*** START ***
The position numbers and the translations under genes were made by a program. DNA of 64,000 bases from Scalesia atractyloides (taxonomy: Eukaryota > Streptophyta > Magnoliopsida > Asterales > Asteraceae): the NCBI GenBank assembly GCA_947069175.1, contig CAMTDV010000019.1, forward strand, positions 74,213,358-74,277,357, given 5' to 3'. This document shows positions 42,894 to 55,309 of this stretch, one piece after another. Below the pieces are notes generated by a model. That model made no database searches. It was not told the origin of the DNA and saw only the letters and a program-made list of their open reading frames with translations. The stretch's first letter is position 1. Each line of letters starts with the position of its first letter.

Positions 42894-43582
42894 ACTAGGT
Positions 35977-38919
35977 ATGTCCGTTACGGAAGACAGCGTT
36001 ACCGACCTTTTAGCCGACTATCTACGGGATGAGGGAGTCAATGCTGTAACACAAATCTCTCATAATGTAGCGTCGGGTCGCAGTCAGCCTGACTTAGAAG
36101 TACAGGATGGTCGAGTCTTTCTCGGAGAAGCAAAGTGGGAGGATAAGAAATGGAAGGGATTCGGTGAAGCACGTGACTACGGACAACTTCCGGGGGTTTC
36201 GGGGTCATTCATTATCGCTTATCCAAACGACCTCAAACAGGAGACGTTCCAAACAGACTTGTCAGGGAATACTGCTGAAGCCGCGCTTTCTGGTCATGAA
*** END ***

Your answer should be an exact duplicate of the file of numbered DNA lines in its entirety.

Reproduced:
The position numbers and the translations under genes were made by a program. DNA of 64,000 bases from Scalesia atractyloides (taxonomy: Eukaryota > Streptophyta > Magnoliopsida > Asterales > Asteraceae): the NCBI GenBank assembly GCA_947069175.1, contig CAMTDV010000019.1, forward strand, positions 74,213,358-74,277,357, given 5' to 3'. This document shows positions 42,894 to 55,309 of this stretch, one piece after another. Below the pieces are notes generated by a model. That model made no database searches. It was not told the origin of the DNA and saw only the letters and a program-made list of their open reading frames with translations. The stretch's first letter is position 1. Each line of letters starts with the position of its first letter.

Positions 42894-43582
42894 ACTAGGT
Positions 35977-38919
35977 ATGTCCGTTACGGAAGACAGCGTT
36001 ACCGACCTTTTAGCCGACTATCTACGGGATGAGGGAGTCAATGCTGTAACACAAATCTCTCATAATGTAGCGTCGGGTCGCAGTCAGCCTGACTTAGAAG
36101 TACAGGATGGTCGAGTCTTTCTCGGAGAAGCAAAGTGGGAGGATAAGAAATGGAAGGGATTCGGTGAAGCACGTGACTACGGACAACTTCCGGGGGTTTC
36201 GGGGTCATTCATTATCGCTTATCCAAACGACCTCAAACAGGAGACGTTCCAAACAGACTTGTCAGGGAATACTGCTGAAGCCGCGCTTTCTGGTCATGAA